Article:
I wrote this article back in 2018. It’s a good time to revisit because, well, you know …
Those of you with medical elements embedded into your twisted tales will perhaps be interested in the following information. For all others, well, break out the gloves, masks and hand sanitizers, and, as an added precaution, you may want to stock your pantries because things could get ugly.
Did you know:
- At least five microbes are resistant to nearly all available antibiotics.
- 1 in 6 Americans—48 million people—get sick from contaminated food each year.
- The Centers for Disease Control’s AMD program (Advanced Molecular Detection) uses next generation sequencing and bioinformatics, and experts in epidemiology, lab sciences, and bioinformatics to provide new insight into microbes. AMD provides sequencing machines that can read the DNA or RNA code of a microbe as well as supercomputers with the capability, via advanced software, to intelligently detect patterns.
- CDC’s Advanced Molecular Detection (AMD) program is designed to protect Americans from microbial threats. AMD utilizes microbiology and bioinformatics to assist scientists and health professionals in their quest to find and stop infectious disease outbreaks.
- During the period of time between 2007-2012, construction occupations, both supervisory and line-level workers, accounted for the highest number heroin and prescription opioid–related overdose deaths. The occupation groups with the highest number of drug-related deaths caused by the use of methadone, natural and semisynthetic opioids, and synthetic opioids other than methadone, were:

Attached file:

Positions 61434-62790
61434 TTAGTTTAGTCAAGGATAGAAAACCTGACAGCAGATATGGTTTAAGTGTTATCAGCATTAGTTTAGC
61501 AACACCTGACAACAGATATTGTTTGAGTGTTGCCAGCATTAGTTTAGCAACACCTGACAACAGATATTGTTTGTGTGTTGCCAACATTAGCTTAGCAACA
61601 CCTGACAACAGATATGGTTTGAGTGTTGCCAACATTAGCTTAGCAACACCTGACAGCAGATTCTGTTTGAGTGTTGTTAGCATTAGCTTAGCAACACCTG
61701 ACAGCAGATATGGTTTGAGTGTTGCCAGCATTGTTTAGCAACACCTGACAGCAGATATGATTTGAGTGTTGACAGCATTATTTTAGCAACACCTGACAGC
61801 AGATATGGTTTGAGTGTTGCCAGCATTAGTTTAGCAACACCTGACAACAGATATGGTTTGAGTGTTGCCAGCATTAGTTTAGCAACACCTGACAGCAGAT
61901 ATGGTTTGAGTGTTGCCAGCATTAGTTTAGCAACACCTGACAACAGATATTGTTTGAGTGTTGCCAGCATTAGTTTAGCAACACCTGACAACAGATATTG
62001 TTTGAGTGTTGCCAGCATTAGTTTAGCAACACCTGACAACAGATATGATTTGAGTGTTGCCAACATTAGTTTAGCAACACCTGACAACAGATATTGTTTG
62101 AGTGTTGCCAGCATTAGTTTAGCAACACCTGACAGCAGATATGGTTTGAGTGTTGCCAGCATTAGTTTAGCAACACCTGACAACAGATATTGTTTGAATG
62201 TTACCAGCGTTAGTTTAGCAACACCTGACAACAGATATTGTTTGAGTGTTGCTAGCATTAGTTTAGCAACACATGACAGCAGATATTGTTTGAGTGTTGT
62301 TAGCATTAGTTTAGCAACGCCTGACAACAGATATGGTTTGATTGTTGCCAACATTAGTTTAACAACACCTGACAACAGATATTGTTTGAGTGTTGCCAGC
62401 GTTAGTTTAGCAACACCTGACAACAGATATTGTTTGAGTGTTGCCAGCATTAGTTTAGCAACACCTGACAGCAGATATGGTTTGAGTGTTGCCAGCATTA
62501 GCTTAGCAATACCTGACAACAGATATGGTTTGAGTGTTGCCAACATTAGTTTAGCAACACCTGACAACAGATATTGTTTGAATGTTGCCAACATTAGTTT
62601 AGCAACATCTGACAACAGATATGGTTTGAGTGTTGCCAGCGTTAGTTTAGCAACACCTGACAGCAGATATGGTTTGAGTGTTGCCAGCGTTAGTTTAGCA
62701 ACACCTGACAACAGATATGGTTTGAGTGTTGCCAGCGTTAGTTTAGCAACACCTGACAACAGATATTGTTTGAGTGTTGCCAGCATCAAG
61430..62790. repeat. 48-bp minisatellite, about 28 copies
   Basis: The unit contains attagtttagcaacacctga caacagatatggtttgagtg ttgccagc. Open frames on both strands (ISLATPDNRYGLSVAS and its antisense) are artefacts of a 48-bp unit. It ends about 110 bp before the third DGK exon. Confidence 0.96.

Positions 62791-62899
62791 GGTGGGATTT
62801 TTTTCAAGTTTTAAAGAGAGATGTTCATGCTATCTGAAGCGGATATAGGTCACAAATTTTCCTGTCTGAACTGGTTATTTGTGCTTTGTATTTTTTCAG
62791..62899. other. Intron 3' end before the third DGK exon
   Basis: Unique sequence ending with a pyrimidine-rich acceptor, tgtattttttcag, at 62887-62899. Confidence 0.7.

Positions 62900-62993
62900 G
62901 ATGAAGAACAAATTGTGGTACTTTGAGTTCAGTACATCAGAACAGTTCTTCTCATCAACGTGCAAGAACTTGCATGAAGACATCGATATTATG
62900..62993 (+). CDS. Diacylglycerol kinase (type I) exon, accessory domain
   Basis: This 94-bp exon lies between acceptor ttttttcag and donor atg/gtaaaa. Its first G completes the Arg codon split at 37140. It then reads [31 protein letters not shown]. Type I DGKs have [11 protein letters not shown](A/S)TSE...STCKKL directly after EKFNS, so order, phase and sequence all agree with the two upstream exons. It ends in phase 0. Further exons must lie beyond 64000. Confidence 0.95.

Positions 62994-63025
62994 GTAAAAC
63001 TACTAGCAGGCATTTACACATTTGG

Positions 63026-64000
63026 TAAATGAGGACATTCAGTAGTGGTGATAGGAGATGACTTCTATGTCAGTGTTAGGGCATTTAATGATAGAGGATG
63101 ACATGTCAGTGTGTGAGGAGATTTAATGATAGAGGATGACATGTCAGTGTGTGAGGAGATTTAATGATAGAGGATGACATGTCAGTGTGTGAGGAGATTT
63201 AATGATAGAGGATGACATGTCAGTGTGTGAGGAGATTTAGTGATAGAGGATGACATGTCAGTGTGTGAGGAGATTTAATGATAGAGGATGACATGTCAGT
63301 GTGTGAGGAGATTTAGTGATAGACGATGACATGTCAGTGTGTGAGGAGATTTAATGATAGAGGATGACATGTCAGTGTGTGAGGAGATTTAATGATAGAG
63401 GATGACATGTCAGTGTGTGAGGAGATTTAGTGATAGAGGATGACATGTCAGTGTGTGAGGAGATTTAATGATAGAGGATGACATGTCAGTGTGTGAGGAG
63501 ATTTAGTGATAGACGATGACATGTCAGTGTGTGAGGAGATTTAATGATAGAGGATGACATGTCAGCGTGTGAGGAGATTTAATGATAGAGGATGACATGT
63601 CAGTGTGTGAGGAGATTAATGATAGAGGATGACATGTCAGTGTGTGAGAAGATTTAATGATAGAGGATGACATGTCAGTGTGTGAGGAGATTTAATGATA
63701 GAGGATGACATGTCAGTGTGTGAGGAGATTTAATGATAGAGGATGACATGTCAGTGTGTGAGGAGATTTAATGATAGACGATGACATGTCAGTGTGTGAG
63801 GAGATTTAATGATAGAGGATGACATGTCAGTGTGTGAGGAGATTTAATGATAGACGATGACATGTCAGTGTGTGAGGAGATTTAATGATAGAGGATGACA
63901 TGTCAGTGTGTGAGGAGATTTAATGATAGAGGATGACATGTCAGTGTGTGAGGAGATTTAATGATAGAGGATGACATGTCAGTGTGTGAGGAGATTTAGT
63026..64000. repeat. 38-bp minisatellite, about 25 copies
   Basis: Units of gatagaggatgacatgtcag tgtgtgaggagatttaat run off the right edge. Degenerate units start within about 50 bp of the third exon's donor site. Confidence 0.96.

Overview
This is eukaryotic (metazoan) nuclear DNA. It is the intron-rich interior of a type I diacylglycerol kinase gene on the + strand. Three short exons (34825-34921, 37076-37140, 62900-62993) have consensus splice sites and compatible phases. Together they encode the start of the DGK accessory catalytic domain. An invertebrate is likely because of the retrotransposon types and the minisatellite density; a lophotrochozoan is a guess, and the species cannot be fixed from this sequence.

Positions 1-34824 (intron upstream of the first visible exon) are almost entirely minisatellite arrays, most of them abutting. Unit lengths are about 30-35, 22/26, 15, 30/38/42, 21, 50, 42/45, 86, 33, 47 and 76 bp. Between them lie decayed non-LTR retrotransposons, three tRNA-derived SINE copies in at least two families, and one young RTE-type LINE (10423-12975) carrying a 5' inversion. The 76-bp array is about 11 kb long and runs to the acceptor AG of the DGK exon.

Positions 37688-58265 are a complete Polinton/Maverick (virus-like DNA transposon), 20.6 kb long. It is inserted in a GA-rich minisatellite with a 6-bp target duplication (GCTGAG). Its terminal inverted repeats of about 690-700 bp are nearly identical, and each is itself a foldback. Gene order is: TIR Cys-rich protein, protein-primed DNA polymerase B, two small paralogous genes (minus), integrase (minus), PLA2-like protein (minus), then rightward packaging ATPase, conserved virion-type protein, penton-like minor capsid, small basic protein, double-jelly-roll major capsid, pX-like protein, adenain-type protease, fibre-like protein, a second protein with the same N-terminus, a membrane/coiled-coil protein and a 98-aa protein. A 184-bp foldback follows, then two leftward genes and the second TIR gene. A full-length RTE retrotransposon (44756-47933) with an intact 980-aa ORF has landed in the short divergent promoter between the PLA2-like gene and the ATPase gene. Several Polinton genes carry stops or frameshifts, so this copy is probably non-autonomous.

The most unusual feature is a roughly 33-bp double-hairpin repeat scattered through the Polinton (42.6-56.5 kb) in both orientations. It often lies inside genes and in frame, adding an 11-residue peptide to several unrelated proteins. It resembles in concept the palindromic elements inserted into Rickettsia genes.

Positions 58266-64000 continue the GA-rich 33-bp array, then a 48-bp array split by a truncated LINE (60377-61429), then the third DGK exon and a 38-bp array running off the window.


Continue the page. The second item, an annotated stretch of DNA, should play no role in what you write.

- extraction (e.g., mining, oil and gas extraction)
- health care practitioners.
- The three most common methods of committing murder in the U.S., per year, are:
Clearly, firearms, by far, lead the other means of killing.
- Yes, studies indicate that people who have strong bonds with their pets often enjoy increased fitness and lower stress levels. And, the level of happiness achieved by pet owners is high. However, since pets can carry germs known as zoonotic diseases (diseases caused by harmful viruses, bacterial, parasites, and fungi), pet owners should make certain their beloved animals are healthy.
- Zoonotic diseases cause anything from mild to serious illness and even death.
- According to the CDC (Centers for Disease Control and Prevention) “Zoonotic diseases are very common, both in the United States and around the world. Scientists estimate that more than 6 out of every 10 known infectious diseases in people are spread from animals, and 3 out of every 4 new or emerging infectious diseases in people are spread from animals. Every year, tens of thousands of Americans will get sick from harmful germs spread between animals and people. Because of this, CDC works 24/7 to protect people from zoonotic diseases.”
- To help fend off zoonotic disease, avoid contact with the saliva, blood, urine, mucous, feces, or other body fluids of an infected animal.
- Have your pet examined by a veterinarian, regularly.
- Use caution and wear protective clothing (gloves, face masks, etc.), when in contact with areas where animals are or were at some point. The same is true when handling objects or touching surfaces that have been contaminated with germs—aquarium water, hamster habitats and play areas, dog and cat bedding and litter boxes, chicken coops, plants, and even soil, leftover pet food, and water dishes.
Please, always wash your hands often and thoroughly, even after petting or otherwise contacting animals, including your own pets. You never know what could be hiding in that soft fur and on those adorable faces.
*Source ~ Centers for Disease Control and Prevention